Senior Beijing official calls suggestion of emigration wave from Hong Kong ‘inappropriate’, attributes population dip to multiple factors

Published: 
  • Deputy director of office in charge of the city’s affairs also hit back at ‘biased’ claims that national security law has ‘mainlandised’ city
  • ‘Hong Kong’s population drop is caused by various factors and there is no way to suggest that it is a result of an emigration wave,’ official says
SCMP |
Published: 
Comment

Latest Articles

‘Scooby-Doo’ fans long believed Velma is gay; a new Halloween film confirms it

Hong Kong government blasts US panel for claiming national security law damaged city’s freedom

Hong Kong’s richest make 47 times more than poorest, says Oxfam

12 English number idioms to make your writing count

‘See How They Run’ movie review: A classic British whodunnit with great comedic timing

Why Chinese youths are going from ‘lying flat’ to ‘letting it rot’

A senior Beijing official in charge of Hong Kong affairs has said that it is “inappropriate” to blame emigration for Hong Kong’s population decline, stating that a number of factors have contributed to a drop in residents. Photo: Robert Ng

A senior Beijing official in charge of Hong Kong affairs said on Tuesday that it is “inappropriate” to blame emigration for Hong Kong’s population decline, stating that a number of factors have contributed to a drop in residents.

Huang Liuquan, deputy director of the Hong Kong and Macau Affairs Office, also hit back at what he called “biased” claims that the Beijing-imposed national security law had “mainlandised” Hong Kong.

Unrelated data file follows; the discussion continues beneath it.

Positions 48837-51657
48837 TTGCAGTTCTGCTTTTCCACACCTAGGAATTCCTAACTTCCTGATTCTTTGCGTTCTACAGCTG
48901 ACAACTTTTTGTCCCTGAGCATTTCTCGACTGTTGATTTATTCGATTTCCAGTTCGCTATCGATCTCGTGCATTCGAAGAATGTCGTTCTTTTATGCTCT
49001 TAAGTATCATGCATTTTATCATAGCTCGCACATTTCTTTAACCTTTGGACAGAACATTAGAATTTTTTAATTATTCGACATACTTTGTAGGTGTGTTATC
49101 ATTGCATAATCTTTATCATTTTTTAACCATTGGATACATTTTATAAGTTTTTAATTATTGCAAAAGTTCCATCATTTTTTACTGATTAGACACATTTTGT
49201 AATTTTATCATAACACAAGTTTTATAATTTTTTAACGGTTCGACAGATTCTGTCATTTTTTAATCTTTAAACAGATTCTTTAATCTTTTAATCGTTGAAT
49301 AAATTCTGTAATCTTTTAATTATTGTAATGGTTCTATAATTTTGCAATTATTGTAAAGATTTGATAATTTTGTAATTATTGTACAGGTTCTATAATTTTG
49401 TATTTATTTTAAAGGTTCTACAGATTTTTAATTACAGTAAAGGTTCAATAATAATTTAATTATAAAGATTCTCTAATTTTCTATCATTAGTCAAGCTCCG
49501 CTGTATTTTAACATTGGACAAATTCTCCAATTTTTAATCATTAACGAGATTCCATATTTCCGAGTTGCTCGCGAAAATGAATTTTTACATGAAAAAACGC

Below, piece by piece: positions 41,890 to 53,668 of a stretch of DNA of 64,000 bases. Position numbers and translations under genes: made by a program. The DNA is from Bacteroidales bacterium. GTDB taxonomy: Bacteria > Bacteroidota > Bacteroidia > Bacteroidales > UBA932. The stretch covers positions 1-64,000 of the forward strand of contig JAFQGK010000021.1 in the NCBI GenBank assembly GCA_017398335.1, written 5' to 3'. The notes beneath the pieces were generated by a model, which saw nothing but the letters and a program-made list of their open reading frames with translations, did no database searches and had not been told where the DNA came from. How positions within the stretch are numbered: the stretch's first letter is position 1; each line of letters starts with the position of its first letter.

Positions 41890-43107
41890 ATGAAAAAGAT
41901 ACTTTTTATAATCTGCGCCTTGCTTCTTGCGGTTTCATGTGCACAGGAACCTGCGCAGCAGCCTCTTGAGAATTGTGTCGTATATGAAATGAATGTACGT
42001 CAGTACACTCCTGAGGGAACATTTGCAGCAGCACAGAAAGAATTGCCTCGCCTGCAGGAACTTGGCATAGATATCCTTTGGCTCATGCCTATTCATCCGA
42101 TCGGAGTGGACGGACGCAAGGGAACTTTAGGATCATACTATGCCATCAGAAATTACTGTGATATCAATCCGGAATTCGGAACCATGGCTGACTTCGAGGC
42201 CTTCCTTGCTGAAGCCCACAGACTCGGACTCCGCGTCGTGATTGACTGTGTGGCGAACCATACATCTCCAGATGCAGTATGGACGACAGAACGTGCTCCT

“Hong Kong’s population drop is caused by various factors and there is no way to suggest that it is a result of an emigration wave,” he said, citing figures from the Census and Statistics Department on the number of births and deaths, arrivals and departures.

Graduates of Hong Kong’s top two universities eligible to work in Britain through new visa scheme

According to official data, a total of 113,000 people had left the city over the past year. Some residents who left have pointed to frustration over the tough Covid-19 restrictions, while others have complained of changes to the political environment following the introduction of the national security law in June 2020.

Britain, Canada and Australia have all launched bespoke citizenship programmes for Hongkongers, attracting more than 130,000 people since the security law came into effect.

But Huang noted the city government did not have statistics for the number of residents moving abroad. He also quoted a spokesman for the local administration who said that, as Hong Kong was an international city, the population was highly mobile.

Huang Liuquan is the deputy director of the Hong Kong and Macau Affairs Office. Photo: Winson Wong

Net population outflows had been recorded in most years over the past decade, while new immigrants from mainland China were excluded from the calculation of the figure, he said.

Under the city’s “one-way” permit scheme, 18,300 migrants from the mainland have entered the city for work purposes over the past year, roughly half the number before the Covid-19 pandemic struck.

“From the population data announced by the city government and its spokesman’s explanation, it is inappropriate to describe it as a wave of emigration that has emerged in Hong Kong,” Huang said.